Broadband Internet demand in the U.S. is stronger than ever. The number of broadband connections in the U.S. reached 82.4 million in May, and in the first three months of 2013, broadband providers added 1.1 million new connections.

Source: Pew Research Center's Internet & American Life Project


The market is now dominated by cable and phone companies. About 47.5 million broadband subscribers are handled by cable companies, and the rest belongs to phone carriers. With more than 16 million subscribers, AT&T is leading the market. 

However, there is an important challenger, Google , which recently launched its Google Fiber service, offering 1GB Internet service for $70 a month. And there's cable company Comcast , which has been improving its network constantly in recent years. Which player will win the U.S. broadband market?

It's all about competitive advantages
In the increasingly fierce broadband market, companies need to differentiate their products as much as possible. One way to achieve this is by maximizing the speed and reach of broadband service.

To win the race for faster home broadband, AT&T recently launched its 45-Mbps U-Verse broadband service in 40 new markets, at a cost of about $50 per month. In the future, the company wants to offer its U-verse service at speeds of up to 100 Mbps.

However, the most ambitious broadband project belongs to Google. Its Google Fiber project promises to provide a connection 100 times faster than today's average speeds. In Kansas, Google Fiber already provides a 1,000 Mbps connection for $70 per month. To cross-sell Google Drive, the company also includes 1 terabyte of cloud storage in its Internet service.

Google Fiber will become a disruptive force in the broadband market, but because Google needs to build an entirely new infrastructure in each city, it will take many years and many dollars before this project can have a massive reach. Investment banking company Evercore Partners estimated that Google would need approximately $7 billion to reach 8 million U.S. homes.

AT&T won't sit idly by. Right after Google announced plans to expand Google Fiber in Austin, AT&T announced its GigaPower competing service, which will go live in the same city starting Dec. 1, way sooner than Google Fiber. But unlike Google, it seems AT&T will only be able to provide a 300-Mbps connection.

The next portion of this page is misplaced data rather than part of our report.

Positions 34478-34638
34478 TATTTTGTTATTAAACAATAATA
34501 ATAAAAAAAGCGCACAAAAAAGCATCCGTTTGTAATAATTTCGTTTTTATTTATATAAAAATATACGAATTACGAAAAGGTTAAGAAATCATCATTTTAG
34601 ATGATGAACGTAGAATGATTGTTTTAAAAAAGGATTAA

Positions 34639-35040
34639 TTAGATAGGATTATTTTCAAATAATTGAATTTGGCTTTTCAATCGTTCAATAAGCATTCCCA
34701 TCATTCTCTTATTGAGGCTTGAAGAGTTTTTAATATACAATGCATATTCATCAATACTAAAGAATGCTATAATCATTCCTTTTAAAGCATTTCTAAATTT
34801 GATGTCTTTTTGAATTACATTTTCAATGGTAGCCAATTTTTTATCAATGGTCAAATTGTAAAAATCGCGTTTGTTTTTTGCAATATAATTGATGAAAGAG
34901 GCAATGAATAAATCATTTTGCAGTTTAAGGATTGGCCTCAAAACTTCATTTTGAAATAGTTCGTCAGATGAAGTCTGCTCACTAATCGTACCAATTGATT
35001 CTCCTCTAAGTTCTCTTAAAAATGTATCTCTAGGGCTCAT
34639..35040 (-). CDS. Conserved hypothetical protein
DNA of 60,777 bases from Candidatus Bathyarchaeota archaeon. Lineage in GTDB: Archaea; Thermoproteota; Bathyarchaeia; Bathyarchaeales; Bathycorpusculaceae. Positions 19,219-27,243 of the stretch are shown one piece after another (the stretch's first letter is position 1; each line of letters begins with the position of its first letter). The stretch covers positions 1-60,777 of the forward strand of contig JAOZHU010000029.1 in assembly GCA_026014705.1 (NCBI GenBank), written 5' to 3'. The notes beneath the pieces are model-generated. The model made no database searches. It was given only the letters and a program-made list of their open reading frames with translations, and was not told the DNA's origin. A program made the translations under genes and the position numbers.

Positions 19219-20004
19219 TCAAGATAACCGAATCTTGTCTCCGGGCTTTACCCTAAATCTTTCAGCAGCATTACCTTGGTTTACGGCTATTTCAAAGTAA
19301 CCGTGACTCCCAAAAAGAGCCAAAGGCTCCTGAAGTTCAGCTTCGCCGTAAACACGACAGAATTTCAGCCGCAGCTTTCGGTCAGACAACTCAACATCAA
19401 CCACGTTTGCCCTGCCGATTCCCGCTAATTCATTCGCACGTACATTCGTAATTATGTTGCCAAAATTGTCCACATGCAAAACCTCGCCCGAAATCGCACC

Notice that Google's promising project is a massive engineering challenge, and that the company will have to reach millions of households and business customers for the first time, while AT&T already has done this.

Considering these factors, Google Fiber may not pose a challenge to AT&T's business in the short term. But in the longer term, it will change the market and have direct influence on AT&T's pricing and margins. To protect its overall profitability, AT&T is investing heavily in its wireless network, where scale advantages allow the firm to both capture market share and increase margins.

Cable company Comcast, which excels at cross-selling and offering multiple services over one connection, is also improving its network. Last month, the firm upgraded its Extreme 505 plan in some important cities to increase its maximum speed for residential broadband service, taking downstream speed from 305 Mbps to 505 Mbps. However, at $300 per month, its service may be too expensive to be competitive.

That being said, Comcast does have important competitive advantages in motion. With 140,000 miles of fiber stretching around the country, it has the largest fiber-optic network. And its $70-per-month TV and Internet plan is, at the moment, powerful enough for most households.

Final Foolish thoughts
As customers rely more on the Internet to watch TV, play games, interact, and work, connection speed -- and not price -- will become the most important factor in choosing your broadband provider.

Google Fiber will change the broadband market due to its amazing quality-price balance. However, it will take many years before Google Fiber can reach most important cities in the U.S. In the meantime, AT&T and Comcast are investing heavily in upgrading their networks. This competition has just begun.

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The article How Google Plans to Conquer the Broadband Market originally appeared on Fool.com.

Adrian Campos has no position in any stocks mentioned. The Motley Fool recommends Google. The Motley Fool owns shares of Google. Try any of our Foolish newsletter services free for 30 days. We Fools may not all hold the same opinions, but we all believe that considering a diverse range of insights makes us better investors. The Motley Fool has a disclosure policy.

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Jack N Fran Farrell

It is not about differentiating products. Users are now into the content creation/uploading activities like recording video and sharing it with collaborators. A measly 1Mbit/sec upload means taking 1000s to do something in the middle of a conference. How many of your task kickoff meetings can tolerate 10 1000sec uploads in a 10 minute meeting?

Compared to Gbits/sec getting your word in at 20 minute intervals sucks.

October 15 2013 at 1:20 AM Report abuse rate up rate down Reply
Jack N Fran Farrell

By your own data, Google can get the 8M users that live in the most profitable fiberhoods to sign up for only $7B. That group will be so profitable that the cash flow from them will fund the other 80M users. If they have enough gumption to ask for Google Fiber all users could get it in five years.

October 15 2013 at 1:11 AM Report abuse rate up rate down Reply